‘Trash Mountain’ a Modern Landfill Rising over Southwest Huntsville
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Ever notice the rising landmass at the southwest end of Leeman Ferry Road that can be seen for miles around and was once the site of a rock quarry?

It’s officially known as a Modern Landfill and it contains non-hazardous refuse. They’re known colloquially as “trash mountains.’’ There’s even a recreation area in Virginia Beach, Va., called Mount Trashmore that was built on top of two landfills in 1974.

But while the Huntsville Solid Waste Disposal Authority (SWDA) has used modern technology in operating the landfill since 1988, the idea of a “trash mountain’’ is an idea that traces back to ancient Rome. For 250 years, carefully piled used jars created Monte Testaccio, which means “Mountain of Jars.’’

This was no dumpsite, and neither is Huntsville Modern Landfill.

“Our facilities are engineered facilities that are highly regulated by both the ADEM and the United States Environmental Protection Agency,’’ said John “Doc’’ Holladay, executive director of the SWDA. “The Authority has invested and will continue to invest tens of millions of dollars to design, build, operate, close and conduct post-closure care for a minimum of 30 years to ensure these facilities will be protective of human health and the environment in this community.

“The landfill is a vital public service provided by the Authority, in combination with the Waste-to-Energy facility, for the waste produced by the citizens, businesses, industries and institutions of the City of Huntsville, City of Madison and Madison County. The landfill is highly regulated by the ADEM through state-of-the-art technical standards to ensure that it is designed, built, operated, and closed in a manner to protect the citizens and the environment of this community.’’

No long-term plans have been decided on for the landfill, which is not close to full and has years of life remaining. A section of the site, however, is already being used by hobbyists.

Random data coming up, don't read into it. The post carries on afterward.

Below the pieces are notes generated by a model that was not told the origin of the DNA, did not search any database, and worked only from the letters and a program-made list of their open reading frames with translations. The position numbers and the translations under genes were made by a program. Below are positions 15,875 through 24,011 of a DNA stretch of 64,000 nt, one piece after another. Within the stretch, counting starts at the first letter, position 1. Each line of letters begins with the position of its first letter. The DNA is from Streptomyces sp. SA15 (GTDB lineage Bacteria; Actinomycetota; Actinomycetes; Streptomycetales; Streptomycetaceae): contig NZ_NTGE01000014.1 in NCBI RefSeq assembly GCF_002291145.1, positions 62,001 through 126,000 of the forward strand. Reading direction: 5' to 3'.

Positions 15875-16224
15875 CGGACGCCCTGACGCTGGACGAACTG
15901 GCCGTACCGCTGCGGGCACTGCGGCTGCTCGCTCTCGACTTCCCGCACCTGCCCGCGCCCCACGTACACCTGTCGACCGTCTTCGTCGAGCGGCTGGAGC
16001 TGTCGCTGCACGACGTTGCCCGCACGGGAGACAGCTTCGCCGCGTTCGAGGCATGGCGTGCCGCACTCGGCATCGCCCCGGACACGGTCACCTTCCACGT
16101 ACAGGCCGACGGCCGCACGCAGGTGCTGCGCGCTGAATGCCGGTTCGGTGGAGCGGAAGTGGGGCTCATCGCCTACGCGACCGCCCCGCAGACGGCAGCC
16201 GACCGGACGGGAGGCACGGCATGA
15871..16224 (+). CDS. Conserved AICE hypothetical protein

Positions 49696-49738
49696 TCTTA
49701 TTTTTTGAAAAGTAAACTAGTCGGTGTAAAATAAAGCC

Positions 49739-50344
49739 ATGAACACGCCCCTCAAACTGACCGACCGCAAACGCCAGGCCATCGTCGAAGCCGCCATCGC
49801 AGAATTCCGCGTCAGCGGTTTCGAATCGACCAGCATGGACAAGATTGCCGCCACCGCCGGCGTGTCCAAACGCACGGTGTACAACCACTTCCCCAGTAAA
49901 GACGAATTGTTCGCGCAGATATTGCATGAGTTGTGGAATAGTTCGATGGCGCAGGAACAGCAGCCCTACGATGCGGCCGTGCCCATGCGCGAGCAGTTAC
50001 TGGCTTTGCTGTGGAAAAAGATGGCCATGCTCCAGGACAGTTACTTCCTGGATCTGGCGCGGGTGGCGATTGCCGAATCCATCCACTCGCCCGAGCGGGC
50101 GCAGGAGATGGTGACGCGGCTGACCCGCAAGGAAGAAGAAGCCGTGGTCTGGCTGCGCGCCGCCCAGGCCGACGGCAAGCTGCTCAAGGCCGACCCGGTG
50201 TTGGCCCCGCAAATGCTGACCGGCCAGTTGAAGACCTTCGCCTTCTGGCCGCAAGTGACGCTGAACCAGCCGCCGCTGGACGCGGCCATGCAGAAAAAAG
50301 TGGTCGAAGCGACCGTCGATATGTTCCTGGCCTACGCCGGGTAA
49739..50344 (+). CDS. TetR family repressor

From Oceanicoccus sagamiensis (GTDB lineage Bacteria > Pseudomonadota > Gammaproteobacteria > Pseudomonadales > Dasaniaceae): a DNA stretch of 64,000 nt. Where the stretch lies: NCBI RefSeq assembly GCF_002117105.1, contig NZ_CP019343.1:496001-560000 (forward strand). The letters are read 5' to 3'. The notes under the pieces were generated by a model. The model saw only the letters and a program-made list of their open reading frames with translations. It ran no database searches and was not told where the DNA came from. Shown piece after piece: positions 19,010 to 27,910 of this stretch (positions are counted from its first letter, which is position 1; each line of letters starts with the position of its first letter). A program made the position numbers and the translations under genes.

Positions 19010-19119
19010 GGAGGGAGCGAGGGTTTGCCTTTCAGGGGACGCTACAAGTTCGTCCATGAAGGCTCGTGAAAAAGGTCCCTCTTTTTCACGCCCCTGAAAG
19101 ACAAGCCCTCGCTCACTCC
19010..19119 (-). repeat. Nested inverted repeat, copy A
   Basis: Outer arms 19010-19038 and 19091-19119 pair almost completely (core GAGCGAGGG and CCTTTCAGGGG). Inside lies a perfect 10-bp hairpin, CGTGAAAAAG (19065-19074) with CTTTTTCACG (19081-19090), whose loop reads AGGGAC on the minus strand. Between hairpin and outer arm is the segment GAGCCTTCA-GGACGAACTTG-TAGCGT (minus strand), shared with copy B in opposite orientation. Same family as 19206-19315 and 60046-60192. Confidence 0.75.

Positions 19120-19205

“The exact end uses have not been decided at this time,’’ Holladay said. “The life of this landfill is projected to be greater than 30 years so as we get closer to that time, the Authority will determine what would be the most suitable long-term end use of this facility for the citizens of this community.

“Currently, a closed-out portion of the landfill is being utilized by the Rocket City Radio Controllers as an airfield for remote-controlled airplanes and helicopters.’’

The SWDA manages two landfills, neither of which accepts hazardous material:

Municipal solid waste (MSW) landfills are designed to accept mainly residential (kitchen waste, bathroom trash cans, etc.), commercial (apartment complexes, universities, and restaurants, etc.) and non-hazardous institutional waste. These types of landfills require plastic liners, leachate collection systems and methane gas collection systems. Methane gas collection systems are required once a landfill reaches a certain tonnage and generates a certain level of regulated landfill gas emissions.

Construction and demolition (C&D) waste landfills have different engineering and environmental standards than the MSW landfills. Construction and Demolition landfills not only accept construction and demolition waste but also inert waste such as old furniture, mattresses, trees/branches and yard waste. The slope that is visible from John Hunt Park is the C&D portion of the landfill.’’

The landfill will continue to grow, but the mounds created by the refuse do decompose.

“Both landfills are projected to last for another 30-plus years,’’ Holladay said. “As you are aware, the Authority has been actively engaged in adopting and implementing strategies that reduce the volume of waste that is disposed of in landfills for quite some time. In fact, two of those initiatives are over 30 years old, and a third initiative will celebrate its 25th anniversary next year.

“The waste-to-energy plant not only recovers the energy embedded in waste to produce steam for Redstone Arsenal, but it also reduces the volume of waste by 90 percent which reduces the amount of waste that has to be disposed of in the MSW Landfill. After combustion, the ash is transported to the MSW cell for disposal. However, prior to placing the ash in the landfill, the ferrous and non-ferrous metals are removed and recycled.’’

The Authority further seeks to reduce waste volumes being disposed of in the landfill by providing services that can be found at www.swdahsv.org.

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